Maybe it's not as impressive as a 25-foot giant squid, but a new "morbidly obese" fish developed by Oregon scientists will likely make a splash in the field of obesity research.
An article published in the July issue of the FASEB Journal describes how graduate student Youngsup Song, working in the lab of Roger D. Cone, genetically engineered a small tropical fish — Danio rerio, or the zebrafish — to be longer and fatter than normal. At 6 months of age, the obese fish were 20% to 100% heavier than the non-engineered fish with whom they shared a tank.
The point of creating such fish is — no, not to make us all feel less self-conscious in these days of expanding waistlines — to show that zebrafish, like humans and mice, can be made obese simply through the increased activity of one of their genes, says Cone, director of the center for the study of weight regulation and associated disorders at the Oregon Health and Science University in Portland.
It's easier to study a fish than a person — so fat fish may shed light on human obesity and help devise ways to treat it, Cone says.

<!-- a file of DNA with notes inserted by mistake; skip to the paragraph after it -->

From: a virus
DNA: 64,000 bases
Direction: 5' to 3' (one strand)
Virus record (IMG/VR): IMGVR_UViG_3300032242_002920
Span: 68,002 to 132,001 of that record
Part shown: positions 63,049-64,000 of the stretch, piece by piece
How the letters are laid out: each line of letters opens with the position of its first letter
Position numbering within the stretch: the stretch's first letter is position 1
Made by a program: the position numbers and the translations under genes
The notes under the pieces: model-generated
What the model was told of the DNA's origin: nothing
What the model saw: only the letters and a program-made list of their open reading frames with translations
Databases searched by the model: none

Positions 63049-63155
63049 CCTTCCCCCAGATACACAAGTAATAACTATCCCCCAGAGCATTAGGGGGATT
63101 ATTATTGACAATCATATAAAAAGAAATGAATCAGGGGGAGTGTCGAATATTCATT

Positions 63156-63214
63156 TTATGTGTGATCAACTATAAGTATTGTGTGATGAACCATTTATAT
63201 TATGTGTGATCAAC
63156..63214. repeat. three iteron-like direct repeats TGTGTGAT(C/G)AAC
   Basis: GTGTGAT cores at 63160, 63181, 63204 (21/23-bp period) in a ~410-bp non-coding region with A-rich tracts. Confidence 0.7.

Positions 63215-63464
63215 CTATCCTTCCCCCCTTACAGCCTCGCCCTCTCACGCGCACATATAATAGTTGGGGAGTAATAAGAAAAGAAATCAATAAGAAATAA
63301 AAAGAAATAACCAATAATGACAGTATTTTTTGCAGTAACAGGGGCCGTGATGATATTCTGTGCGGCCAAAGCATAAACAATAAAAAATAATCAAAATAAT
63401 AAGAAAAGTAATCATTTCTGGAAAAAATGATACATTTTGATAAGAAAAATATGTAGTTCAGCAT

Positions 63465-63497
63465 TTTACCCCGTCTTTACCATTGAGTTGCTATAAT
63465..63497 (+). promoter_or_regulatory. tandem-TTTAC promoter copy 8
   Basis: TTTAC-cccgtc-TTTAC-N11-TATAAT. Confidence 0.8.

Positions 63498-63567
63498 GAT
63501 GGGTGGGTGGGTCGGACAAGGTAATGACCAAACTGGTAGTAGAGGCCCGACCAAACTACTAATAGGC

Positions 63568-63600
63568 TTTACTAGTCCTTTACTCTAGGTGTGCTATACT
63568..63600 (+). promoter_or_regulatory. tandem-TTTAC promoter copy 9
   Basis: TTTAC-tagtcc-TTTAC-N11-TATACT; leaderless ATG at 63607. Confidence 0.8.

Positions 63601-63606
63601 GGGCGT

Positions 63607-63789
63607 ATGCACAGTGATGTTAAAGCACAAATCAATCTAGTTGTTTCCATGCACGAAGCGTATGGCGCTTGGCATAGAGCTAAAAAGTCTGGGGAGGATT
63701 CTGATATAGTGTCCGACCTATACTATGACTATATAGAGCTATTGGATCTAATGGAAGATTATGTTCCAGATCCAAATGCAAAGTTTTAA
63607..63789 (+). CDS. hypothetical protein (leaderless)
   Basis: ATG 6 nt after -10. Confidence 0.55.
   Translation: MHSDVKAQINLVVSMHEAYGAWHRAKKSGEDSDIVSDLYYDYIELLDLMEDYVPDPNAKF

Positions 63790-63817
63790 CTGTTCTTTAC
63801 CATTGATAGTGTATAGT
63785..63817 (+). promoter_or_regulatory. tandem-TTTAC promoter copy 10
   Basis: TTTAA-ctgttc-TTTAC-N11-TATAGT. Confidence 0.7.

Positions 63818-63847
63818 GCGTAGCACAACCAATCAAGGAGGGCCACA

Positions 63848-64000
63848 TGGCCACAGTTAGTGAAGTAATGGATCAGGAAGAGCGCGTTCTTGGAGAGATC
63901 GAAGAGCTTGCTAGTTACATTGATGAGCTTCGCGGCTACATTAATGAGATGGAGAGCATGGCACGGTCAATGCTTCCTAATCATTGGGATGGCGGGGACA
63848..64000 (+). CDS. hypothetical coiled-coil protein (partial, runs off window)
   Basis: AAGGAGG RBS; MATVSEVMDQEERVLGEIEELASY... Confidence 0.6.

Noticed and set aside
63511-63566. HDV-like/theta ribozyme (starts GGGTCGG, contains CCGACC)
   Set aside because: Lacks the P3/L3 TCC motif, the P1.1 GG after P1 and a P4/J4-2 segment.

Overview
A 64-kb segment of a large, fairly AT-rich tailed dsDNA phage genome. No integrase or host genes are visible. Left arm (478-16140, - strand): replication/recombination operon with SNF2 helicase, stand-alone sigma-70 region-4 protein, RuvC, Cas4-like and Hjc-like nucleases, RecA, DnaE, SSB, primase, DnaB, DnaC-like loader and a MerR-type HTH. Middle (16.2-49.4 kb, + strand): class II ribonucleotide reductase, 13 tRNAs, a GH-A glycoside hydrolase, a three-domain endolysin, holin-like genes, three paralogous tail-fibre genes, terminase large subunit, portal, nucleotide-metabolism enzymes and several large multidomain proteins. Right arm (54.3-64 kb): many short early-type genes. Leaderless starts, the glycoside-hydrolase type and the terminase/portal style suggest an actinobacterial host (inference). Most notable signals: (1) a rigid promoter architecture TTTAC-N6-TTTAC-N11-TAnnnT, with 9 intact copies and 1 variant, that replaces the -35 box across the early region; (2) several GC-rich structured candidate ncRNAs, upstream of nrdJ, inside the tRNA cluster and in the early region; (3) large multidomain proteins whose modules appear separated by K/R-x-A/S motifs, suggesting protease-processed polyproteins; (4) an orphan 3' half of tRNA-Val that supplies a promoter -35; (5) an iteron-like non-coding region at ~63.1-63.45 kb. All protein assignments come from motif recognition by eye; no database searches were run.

The behemoth fish were engineered to produce extra amounts of a protein, AgRP, which is also naturally present in humans. In people (and mice) extra amounts of AgRP have been shown to increase appetite and slow metabolism.
A small percentage of people who are obese are that way because they have a single mutant gene, like these fish. But, Cone adds, "80 to 95% of severe obesity remains unexplained." Trawling through the zebrafish genome for genes that make fish obese may help identify some of these unknown genes in people, he says.
Cone stresses that there's a difference between the severe type of obesity created here and the increasingly prevalent type we hear about in the headlines. The latter is controlled by many genes and is influenced by factors such as a poor diet or sedentary lifestyle. Still, he adds, because common obesity is so much more complex, studying single genes with big effects is a good place to start. Enough of all this chatter: Go check out the picture of the fish.
— Chelsea Martinez
Health and Science Newsletter
The latest health and science updates, breakthroughs, research, and the best in investigative and informative journalism.